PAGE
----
Prostate Enlargement Estrogen Dominance – Does estrogen dominance cause prostate enlargement?
Estrogen is not only for women. Estrogen is not a single hormone, but a group of closely related chemicals that includes estradiol, estriol, and estrione. These chemicals are synthesized from cholesterol primarily in the ovaries during a woman’s fertile years. Men and post-menopausal women make estrogen too: the adrenal cortex and fat cells in the omentum are their main sources.
Estrogens act on target cells all over the body. In addition to sex organ function, they also influence the growth, health, and activity of many other tissues, including bones and the cardiovascular system. They also influence cell production and differentiation, mood swings, and emotional responsiveness.
The liver makes estrogens chemically able to stimulate biological activity in their target cells. This metabolism can occur in a variety of ways, which have great implications for long-term health. Some bad estrogen metabolites are associated with tissue proliferation of the breast, uterus, cervix, ovaries, and thyroid. Good estrogen metabolites are associated with healthy bone maintenance and cardiovascular protection.
High-fat, low-fiber diets do several things to estrogen production. Excessive dietary cholesterol provides the materials for the body to manufacture more estrogens. Diets with insufficient fiber prevent the binding of excessive estrogens to the molecules that would inactivate them. And by disrupting healthy balance of bacteria in the intestines, poor diets allow some estrogens to reenter the circulation.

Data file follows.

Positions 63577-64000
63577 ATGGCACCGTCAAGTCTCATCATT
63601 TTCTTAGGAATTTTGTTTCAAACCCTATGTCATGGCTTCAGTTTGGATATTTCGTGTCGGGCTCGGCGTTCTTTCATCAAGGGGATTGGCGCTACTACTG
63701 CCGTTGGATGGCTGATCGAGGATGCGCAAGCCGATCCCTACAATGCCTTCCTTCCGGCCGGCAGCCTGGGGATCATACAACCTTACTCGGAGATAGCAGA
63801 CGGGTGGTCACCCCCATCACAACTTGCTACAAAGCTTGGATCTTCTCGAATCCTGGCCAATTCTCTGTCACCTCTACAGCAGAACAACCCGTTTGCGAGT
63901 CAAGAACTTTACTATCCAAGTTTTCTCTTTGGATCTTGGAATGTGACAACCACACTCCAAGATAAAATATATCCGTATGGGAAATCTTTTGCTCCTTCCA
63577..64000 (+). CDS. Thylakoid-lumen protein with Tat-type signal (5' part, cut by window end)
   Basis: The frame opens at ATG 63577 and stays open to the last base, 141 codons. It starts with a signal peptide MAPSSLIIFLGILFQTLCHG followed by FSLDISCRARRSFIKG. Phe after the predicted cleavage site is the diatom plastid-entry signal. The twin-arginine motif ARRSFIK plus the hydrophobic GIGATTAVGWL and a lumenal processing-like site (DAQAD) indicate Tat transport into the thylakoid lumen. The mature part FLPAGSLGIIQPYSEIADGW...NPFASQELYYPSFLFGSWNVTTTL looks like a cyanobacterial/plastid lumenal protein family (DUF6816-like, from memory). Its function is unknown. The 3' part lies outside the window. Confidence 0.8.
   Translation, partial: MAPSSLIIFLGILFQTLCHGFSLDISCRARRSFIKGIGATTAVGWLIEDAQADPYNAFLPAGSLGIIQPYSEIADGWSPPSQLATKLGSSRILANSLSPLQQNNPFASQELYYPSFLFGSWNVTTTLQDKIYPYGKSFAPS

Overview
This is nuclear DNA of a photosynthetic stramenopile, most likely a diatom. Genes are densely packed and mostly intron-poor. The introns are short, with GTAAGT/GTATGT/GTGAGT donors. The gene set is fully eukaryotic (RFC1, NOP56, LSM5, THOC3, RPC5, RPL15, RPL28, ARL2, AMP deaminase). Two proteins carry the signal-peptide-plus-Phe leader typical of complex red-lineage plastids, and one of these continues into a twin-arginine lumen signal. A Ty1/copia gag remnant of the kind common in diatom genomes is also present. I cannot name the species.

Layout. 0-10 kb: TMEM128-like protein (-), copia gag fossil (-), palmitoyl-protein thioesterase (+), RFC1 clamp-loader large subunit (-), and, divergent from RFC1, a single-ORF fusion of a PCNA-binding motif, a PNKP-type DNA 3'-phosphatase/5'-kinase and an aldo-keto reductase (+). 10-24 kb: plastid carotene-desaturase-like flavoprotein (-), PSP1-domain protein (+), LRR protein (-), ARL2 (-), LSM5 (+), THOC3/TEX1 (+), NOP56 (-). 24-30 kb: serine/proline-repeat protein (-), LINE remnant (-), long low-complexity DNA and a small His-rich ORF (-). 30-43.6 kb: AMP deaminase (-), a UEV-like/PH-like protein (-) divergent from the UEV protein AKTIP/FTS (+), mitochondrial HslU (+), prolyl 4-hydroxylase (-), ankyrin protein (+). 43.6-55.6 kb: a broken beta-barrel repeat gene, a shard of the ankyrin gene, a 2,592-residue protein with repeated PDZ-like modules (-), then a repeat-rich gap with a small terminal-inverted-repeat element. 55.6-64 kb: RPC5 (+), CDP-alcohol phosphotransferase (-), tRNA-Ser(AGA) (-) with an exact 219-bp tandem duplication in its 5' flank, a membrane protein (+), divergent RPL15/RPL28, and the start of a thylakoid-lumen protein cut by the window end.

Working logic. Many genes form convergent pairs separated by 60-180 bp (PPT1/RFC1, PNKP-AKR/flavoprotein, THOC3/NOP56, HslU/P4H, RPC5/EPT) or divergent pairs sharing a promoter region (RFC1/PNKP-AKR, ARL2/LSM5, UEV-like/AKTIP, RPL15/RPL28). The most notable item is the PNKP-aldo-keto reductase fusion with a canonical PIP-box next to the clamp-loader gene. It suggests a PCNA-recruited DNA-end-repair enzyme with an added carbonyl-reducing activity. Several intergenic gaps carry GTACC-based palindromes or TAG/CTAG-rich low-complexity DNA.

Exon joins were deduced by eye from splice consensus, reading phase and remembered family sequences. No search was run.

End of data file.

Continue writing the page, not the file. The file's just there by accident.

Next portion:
Benign prostatic hyperplasia is a condition in which the prostate gland of mature men becomes enlarged. This growth late in life is not related to prostate cancer. BPH is extremely common in older men. Indeed, just the act of aging seems to be an important risk factor.
Nearly 50 percent of all men over sixty years old have some level of BPH; 70 percent of men over seventy have it; and 80 percent of men over eighty have it. Many men don’t have significant symptoms, however, and don’t pursue treatment.
It is unclear why some prostate glands grow in old age, but most theories suggest that age-related hormonal changes are powerful triggers. For instance, as men age they produce less testosterone to balance out their endogenous and exogenous estrogen.
This may lead to hyperplasia, as estrogen is also associated with prostate growth. If a man is exposed to high levels of exogenous estrogens, it makes sense this would increase his risk of developing prostate problems, too.